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A Little Patience Has Some Pretty Results

, , , , | Right | CREDIT: PhuckingPhabulous | August 1, 2021

I work in a call center for a big financial institution in the resolution group. I have to call this guy because his check is too low. He’s very frustrated by the unsolicited call. I give him my usual spiel to call back through the main customer service line and ask for me. Per his account, he’s elderly, and per my short interaction, likely a little hard of hearing.

He gets back through and screams at me for a while. No big deal — I’m used to that. I let him get it out.

Me: “Okay, sir, here’s why I’m calling. Your check is too short.”

I explain what could happen if he doesn’t remedy the situation.

Me: “We just need an extra [amount]. It needs to be a new check for the entire amount. We’ll return your first check.”

This results in a bunch of nonsensical yelling. He also can’t hear me well. Finally:

Customer: “I can’t write that small! Look, I tried to write the full amount, but I can’t write that small anymore!”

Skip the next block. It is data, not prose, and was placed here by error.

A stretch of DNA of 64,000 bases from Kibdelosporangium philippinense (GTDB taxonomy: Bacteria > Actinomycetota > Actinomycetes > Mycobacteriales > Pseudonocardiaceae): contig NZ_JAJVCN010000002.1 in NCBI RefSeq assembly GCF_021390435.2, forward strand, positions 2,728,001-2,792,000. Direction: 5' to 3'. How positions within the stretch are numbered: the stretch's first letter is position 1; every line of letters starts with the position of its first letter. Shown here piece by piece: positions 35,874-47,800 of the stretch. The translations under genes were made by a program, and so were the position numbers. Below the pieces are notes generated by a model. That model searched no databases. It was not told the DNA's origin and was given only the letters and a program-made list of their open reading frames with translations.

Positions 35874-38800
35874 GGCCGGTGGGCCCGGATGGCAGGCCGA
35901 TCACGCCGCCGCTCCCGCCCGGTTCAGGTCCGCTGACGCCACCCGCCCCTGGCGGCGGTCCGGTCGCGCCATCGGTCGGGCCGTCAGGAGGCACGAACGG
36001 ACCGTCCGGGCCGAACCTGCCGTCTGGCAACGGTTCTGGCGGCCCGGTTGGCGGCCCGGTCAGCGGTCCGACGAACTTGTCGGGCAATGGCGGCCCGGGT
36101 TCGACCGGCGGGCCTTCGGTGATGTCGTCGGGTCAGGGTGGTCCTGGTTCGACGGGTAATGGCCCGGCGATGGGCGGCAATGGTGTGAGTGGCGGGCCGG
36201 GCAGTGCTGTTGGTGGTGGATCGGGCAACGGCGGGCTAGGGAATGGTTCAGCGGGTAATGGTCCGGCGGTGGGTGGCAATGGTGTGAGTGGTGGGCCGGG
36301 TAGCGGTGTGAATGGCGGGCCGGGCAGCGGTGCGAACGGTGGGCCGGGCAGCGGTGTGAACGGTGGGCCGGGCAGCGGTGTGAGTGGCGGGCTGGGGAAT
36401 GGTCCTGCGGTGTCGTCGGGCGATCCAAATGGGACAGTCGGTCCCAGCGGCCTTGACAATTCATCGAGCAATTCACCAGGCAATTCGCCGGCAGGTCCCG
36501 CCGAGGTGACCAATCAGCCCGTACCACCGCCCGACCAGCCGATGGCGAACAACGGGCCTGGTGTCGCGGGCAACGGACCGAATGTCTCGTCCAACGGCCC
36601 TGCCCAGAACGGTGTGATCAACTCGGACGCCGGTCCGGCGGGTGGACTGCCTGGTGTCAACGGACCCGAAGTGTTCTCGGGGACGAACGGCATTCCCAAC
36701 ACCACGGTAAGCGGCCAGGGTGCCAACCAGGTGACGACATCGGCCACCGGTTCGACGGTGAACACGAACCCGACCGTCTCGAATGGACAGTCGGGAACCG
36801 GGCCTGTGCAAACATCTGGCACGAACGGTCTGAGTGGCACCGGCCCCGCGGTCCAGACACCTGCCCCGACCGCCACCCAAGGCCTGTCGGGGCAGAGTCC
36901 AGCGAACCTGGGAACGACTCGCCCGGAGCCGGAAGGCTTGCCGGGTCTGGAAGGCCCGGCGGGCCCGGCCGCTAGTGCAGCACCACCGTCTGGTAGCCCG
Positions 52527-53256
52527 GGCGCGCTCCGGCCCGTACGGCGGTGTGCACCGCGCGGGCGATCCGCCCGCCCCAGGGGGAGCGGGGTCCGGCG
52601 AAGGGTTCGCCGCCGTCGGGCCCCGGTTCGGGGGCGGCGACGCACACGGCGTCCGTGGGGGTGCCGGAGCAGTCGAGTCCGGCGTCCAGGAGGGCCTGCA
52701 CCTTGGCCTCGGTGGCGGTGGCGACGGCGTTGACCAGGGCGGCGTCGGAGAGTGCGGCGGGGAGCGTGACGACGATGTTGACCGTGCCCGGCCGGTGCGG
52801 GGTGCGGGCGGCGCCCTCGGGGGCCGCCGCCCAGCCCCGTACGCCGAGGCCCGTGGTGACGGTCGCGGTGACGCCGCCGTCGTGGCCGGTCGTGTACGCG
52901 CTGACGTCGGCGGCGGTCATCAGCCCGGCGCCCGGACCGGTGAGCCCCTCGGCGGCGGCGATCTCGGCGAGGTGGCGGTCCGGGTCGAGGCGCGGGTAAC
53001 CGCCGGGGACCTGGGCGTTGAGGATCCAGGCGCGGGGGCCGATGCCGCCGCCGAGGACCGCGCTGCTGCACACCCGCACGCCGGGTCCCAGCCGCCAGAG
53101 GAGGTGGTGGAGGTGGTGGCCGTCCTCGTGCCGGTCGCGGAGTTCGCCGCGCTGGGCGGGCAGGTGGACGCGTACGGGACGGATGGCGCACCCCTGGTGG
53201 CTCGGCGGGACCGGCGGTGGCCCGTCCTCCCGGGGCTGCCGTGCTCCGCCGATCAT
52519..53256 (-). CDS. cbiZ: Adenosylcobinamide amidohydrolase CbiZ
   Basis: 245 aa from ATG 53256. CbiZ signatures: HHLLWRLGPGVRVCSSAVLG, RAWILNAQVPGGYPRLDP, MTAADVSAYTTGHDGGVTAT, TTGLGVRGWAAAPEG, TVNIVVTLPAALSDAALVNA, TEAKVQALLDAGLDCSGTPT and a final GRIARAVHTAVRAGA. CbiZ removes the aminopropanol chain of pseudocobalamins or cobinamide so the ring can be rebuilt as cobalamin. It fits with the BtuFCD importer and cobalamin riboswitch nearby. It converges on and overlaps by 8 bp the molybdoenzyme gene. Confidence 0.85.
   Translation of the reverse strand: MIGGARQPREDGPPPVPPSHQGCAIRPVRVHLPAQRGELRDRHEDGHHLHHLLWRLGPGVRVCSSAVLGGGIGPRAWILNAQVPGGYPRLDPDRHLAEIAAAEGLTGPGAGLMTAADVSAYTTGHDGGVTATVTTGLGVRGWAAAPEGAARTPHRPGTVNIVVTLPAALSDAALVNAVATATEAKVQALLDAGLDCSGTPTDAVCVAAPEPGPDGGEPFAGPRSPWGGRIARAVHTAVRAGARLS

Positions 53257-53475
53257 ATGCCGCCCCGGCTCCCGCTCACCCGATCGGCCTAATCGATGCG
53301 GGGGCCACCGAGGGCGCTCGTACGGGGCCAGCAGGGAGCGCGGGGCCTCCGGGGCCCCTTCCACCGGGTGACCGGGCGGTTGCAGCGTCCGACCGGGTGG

Okay, now we were at the root of the problem. Poor guy.

We discussed options. Could he get to the bank to have a check printed? Yup! Okay, let’s do that.

He got to the bank later that week and called me in a panic. There was a bank fee to have the check printed and he’s on a fixed income. I told him we’d cover it; he just had to save and send in proof of the fee.

He sent the check to my group’s mailing address which auto-sorted it to our specialty processing group. It was picked up by my favorite ol’ reliable processor and the bank fee was reimbursed.

In our group, we handled cases from beginning to end, so he could call me whenever he wanted. Obviously, he was very concerned about tax implications, so he called me maybe three times in the week it took to receive the check and process it. He was a nice old man — quite pleasant, actually.

That Christmas, my boss walked up with a silly grin. He had an envelope in his hand. In the envelope was a Christmas card with a developed photo of a pretty flower and a note from my favorite client wishing me a merry Christmas. He wanted to show me the flower in his garden. It’s been eight years since that interaction, and I’ll never throw that card and photo out. It meant a lot.

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